Cape Fear * * * *
Director: Martin Scorsese.
Screenplay: Wesley Strick.
Starring: Robert DeNiro, Nick Nolte, Jessica Lange, Juliette Lewis, Joe Don Baker, Robert Mitchum, Gregory Peck, Martin Balsam, Illeana Douglas, Fred Dalton Thompson.
Martin Scorsese is a director that has a massive reputation on the sub-genre of gangster movies but he’s never really been known to tackle a specific genre itself. Due to a contractual obligation with Universal studios and the encouragement of friends Robert DeNiro and Steven Spielberg (who was originally supposed to be the director), he decided to go ahead with this 1991 horror/thriller, making it his first genre and Hollywood movie and also his first remake.
After 14 years in prison, psychopath Max Cady (Robert DeNiro) is released where he begins to seek revenge on his former lawyer Sam Bowden (Nick Nolte). He believes that Bowden deliberately held back a report during his trial that would have saved him doing time and vows to make Bowden’s life a living hell by terrorising him and his family.
The original “Cape Fear” was released in 1962 and Scorsese makes great references to it. He employs the original actors Robert Mitchum, Gregory Peck and Martin Balsam in cameo roles and has Elmer Bernstein adapt the Hitchcokian original score by Bernard Herrmann. Despite the courteous regard to the original though, Scorsese makes this film his own and updates the material for a contemporary audience by using a more layered approach. He delivers more of a backstory and questions the ethical and moral history of not just DeNiro’s character but also Nolte’s. As we are introduced to them, Nolte’s Sam Bowden dresses in pastel coloured suits and exudes an air of righteousness and innocence while DeNiro’s Max Cady is a cigar chomping, tattooed brute. All is not exactly black and white between them though and there’s also tension and discord between Sam and his long suffering wife Leigh (Jessica Lange) and their awkward teenage daughter Danielle (Juliette Lewis). Meanwhile, a manipulative and calculating Cady gets his revenge by using the conflicts within the family. By delving more into his characters, Scorsese skilfully cranks up the tension and with superb production design by Henry Bumstead and marvellous cinematography by Freddie Francis he manages to create a real sense of claustrophobia within the family household. While everyone are doing their job behind the scenes though, the ones in front are delivering some of their career best performances. The entire cast deliver the goods here; Nolte and Lange’s on-edge, afflicted couple couldn’t be better and a young – Oscar nominated – Juliette Lewis is a revelation as the awkward, self-conscious impressionable teenager. However, despite these excellent deliveries, this is DeNiro’s film. He is absolutely outstanding and delivers a character that is amongst the finest of his career and another highly impressive transformation; his physique is in exceptional peak condition (apparently he brought his body fat down to 3%) and he has a creepy southern accent that just rings in your ears. The foreboding and malevolent presence that DeNiro shows is deeply unsettling and he, like Lewis, also received an Oscar nomination. Personally, I hold the opinion that he should have taken the award that year. He’s such a threatening character and one of cinema’s most frightening.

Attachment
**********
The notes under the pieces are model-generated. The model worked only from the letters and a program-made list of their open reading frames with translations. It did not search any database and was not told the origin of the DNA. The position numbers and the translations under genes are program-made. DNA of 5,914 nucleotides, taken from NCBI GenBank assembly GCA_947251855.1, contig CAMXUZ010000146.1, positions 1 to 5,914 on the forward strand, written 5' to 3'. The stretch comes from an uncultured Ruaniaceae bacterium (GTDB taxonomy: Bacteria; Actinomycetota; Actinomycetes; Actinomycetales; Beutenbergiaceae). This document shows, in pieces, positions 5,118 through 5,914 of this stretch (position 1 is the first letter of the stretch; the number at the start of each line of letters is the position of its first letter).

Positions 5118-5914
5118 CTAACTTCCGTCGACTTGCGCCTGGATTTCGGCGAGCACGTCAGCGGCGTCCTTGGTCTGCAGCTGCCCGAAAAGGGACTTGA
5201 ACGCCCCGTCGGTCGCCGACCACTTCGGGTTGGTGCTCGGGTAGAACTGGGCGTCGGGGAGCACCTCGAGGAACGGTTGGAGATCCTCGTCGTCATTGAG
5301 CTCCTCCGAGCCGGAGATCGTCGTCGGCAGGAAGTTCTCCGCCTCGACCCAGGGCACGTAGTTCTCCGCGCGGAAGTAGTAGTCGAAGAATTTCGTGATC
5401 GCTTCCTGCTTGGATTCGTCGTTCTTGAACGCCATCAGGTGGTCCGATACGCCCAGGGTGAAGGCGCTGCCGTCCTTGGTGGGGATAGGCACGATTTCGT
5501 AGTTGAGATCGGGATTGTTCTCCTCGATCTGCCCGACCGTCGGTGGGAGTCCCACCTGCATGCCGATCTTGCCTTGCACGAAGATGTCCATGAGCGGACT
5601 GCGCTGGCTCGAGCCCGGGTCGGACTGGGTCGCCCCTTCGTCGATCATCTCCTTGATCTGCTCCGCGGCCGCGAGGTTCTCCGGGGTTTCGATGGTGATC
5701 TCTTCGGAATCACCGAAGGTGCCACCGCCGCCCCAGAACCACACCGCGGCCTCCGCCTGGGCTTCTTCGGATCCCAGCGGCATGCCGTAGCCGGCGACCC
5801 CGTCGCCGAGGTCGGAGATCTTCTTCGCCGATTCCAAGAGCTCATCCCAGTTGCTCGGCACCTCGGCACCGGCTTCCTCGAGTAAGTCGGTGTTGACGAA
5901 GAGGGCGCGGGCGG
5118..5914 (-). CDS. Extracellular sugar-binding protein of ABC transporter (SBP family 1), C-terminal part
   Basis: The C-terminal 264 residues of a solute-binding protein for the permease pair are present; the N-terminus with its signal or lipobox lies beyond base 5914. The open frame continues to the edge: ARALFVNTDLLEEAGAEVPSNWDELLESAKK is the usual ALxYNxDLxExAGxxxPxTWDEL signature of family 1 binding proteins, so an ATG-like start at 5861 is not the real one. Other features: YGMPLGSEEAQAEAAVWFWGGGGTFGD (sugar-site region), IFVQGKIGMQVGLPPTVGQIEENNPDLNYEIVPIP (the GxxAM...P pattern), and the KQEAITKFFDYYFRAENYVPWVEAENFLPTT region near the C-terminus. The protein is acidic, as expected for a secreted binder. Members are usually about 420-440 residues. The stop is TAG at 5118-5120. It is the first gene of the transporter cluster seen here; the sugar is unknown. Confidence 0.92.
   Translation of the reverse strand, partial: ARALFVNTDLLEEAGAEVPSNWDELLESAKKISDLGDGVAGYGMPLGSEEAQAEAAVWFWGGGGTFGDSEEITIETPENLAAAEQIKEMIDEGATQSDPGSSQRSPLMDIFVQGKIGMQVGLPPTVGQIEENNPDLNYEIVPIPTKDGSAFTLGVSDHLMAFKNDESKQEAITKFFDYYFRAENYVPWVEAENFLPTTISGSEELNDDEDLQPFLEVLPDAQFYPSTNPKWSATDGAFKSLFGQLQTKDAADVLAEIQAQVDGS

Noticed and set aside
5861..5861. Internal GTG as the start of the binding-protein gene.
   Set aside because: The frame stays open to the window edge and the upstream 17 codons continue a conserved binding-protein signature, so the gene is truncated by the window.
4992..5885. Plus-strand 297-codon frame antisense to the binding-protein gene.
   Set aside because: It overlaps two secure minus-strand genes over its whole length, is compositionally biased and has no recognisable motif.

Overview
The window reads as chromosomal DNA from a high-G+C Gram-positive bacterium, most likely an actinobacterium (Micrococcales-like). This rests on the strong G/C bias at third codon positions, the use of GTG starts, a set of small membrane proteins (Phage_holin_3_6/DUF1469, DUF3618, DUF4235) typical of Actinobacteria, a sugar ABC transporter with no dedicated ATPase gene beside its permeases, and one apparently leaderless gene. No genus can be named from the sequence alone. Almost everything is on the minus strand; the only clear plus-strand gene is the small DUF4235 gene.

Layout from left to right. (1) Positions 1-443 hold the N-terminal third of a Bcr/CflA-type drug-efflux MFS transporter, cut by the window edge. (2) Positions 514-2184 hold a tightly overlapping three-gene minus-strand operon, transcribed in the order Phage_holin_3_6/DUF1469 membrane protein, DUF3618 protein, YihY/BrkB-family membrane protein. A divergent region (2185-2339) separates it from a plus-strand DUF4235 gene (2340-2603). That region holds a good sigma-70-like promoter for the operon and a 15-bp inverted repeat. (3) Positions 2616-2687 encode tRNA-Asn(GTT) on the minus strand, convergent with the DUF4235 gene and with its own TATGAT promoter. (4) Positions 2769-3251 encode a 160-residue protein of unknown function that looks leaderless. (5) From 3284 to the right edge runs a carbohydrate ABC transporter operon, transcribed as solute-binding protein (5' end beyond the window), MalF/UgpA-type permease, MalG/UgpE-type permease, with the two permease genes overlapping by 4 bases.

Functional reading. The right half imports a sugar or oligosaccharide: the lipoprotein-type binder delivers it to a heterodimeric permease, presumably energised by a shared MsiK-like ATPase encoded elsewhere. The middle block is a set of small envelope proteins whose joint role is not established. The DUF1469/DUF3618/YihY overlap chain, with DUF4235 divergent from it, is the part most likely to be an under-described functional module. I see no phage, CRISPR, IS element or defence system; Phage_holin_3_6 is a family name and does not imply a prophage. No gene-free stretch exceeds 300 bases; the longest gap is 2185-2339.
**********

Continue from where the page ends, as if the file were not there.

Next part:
The only major problem I had with the film was the denouement. It veers heavily into formulaic territory and despite it sharing the themes of a horror movie, the ending is just a bit too far. For the most part though, Scorsese’s audacity pays off and it’s an highly admirable addition to his impressive canon.
It may lack the subtlety of the original and if it wasn’t for the extreme horror denouement, this film would be worthy of a rating higher than the 4 stars I’ve given it. That being said, it’s still one of the most powerful and memorable performances that DeNiro has ever produced.